That's Why Darkies Were Born

From Wikipedia, the free encyclopedia
Jump to: navigation, search

That's Why Darkies Were Born was a popular song written by Ray Henderson and Lew Brown. It originated in George White's Scandals of 1931. It was most famously recorded by Kate Smith, whose rendition was a hit in 1931,[1] and by Paul Robeson.[2][3] It was also featured in a 1931 all-star recording of a medley of songs from George White's Scandals, where it was sung by Frank Munn on Brunswick and just as famously part of Paul Whiteman medley sung by Mildred Bailey on Victor.

The song was written as a satirical view of racism:

Someone had to pick the cotton,
Someone had to pick the corn,
Someone had to slave and be able to sing,
That's why darkies were born.[4]

The song is referenced in:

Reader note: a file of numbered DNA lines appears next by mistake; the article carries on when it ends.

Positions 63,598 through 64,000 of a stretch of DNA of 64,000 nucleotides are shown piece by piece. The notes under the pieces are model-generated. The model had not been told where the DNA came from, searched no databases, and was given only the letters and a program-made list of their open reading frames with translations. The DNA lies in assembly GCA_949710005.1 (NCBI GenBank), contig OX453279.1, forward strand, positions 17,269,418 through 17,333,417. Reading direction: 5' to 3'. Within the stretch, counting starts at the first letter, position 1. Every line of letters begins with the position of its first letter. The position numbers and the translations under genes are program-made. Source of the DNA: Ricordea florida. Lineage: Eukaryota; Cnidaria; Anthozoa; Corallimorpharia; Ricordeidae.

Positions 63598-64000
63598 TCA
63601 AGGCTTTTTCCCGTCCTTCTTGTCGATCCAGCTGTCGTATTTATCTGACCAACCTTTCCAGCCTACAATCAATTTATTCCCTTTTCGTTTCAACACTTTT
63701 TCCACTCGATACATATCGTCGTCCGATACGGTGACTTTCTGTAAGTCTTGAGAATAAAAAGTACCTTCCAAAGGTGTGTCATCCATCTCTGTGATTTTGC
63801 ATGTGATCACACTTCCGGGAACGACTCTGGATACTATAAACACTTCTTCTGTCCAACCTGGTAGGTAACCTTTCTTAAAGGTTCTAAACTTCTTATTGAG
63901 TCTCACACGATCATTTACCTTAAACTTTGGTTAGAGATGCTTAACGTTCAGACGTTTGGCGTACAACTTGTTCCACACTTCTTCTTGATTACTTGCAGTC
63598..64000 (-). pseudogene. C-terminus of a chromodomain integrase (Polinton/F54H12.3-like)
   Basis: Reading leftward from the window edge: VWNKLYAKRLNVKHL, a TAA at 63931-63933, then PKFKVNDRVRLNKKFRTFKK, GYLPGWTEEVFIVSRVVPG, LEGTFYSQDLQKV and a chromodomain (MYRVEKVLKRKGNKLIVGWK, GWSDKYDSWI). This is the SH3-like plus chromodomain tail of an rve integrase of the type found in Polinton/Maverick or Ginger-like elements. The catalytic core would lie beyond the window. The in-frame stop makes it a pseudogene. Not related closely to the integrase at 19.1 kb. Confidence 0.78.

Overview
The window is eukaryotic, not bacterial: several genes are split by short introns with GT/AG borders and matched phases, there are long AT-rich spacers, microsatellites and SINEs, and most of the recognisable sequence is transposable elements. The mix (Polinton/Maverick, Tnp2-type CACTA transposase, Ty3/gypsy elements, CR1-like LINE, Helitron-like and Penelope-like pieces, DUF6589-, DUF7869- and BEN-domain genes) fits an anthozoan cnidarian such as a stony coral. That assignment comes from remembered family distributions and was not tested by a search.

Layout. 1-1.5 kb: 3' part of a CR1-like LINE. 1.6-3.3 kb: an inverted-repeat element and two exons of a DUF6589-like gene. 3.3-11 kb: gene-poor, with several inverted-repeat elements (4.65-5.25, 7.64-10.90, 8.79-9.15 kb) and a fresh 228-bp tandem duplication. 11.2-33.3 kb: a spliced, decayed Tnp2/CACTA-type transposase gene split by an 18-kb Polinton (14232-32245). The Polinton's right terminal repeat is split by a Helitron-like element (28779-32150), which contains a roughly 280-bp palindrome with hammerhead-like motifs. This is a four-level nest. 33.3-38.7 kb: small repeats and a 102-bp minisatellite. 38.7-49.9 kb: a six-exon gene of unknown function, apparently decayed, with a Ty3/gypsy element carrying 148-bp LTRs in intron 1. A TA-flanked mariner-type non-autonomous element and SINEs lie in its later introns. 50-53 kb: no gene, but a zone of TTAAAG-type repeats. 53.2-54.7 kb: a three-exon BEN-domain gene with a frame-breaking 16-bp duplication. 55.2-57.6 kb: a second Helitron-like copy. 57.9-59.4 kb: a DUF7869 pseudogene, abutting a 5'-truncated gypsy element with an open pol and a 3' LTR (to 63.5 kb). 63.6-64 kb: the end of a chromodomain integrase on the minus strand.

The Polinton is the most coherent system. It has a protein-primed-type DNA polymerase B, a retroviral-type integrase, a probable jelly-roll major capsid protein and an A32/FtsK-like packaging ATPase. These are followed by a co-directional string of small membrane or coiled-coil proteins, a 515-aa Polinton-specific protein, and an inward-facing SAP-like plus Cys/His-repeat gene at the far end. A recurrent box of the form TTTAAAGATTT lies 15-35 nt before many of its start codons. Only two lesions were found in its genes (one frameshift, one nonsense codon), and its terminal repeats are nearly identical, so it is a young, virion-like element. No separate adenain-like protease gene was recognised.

• The Marx Brothers film Duck Soup, when Groucho Marx's character Rufus T. Firefly says, "My father was a little headstrong, my mother was a little armstrong. The Headstrongs married the Armstrongs, and that's why darkies were born."[5]
  • Gordon and Revel's satirical song "Underneath The Harlem Moon", recorded by Don Redman in 1932 and by Randy Newman in 1970, explains: "They just live for dancing, They're never blue or forlorn, Ain't no sin to laugh or grin, That's why darkies were born."

References[edit]

  1. ^ "Top Ten Hits of 1931". Ntl.matrix.com.br. Retrieved 2012-10-03. 
  2. ^ Paul Robeson discography
  3. ^ "Paul Robeson discography". Cpsr.cs.uchicago.edu. Retrieved 2012-10-03. 
  4. ^ American History in Song: Lyrics from 1900 to 1945
  5. ^ Snider, Eric D. (2011-02-28). "What's the Big Deal?: Duck Soup (1933)". Seattlepi.com. Retrieved 2012-10-03.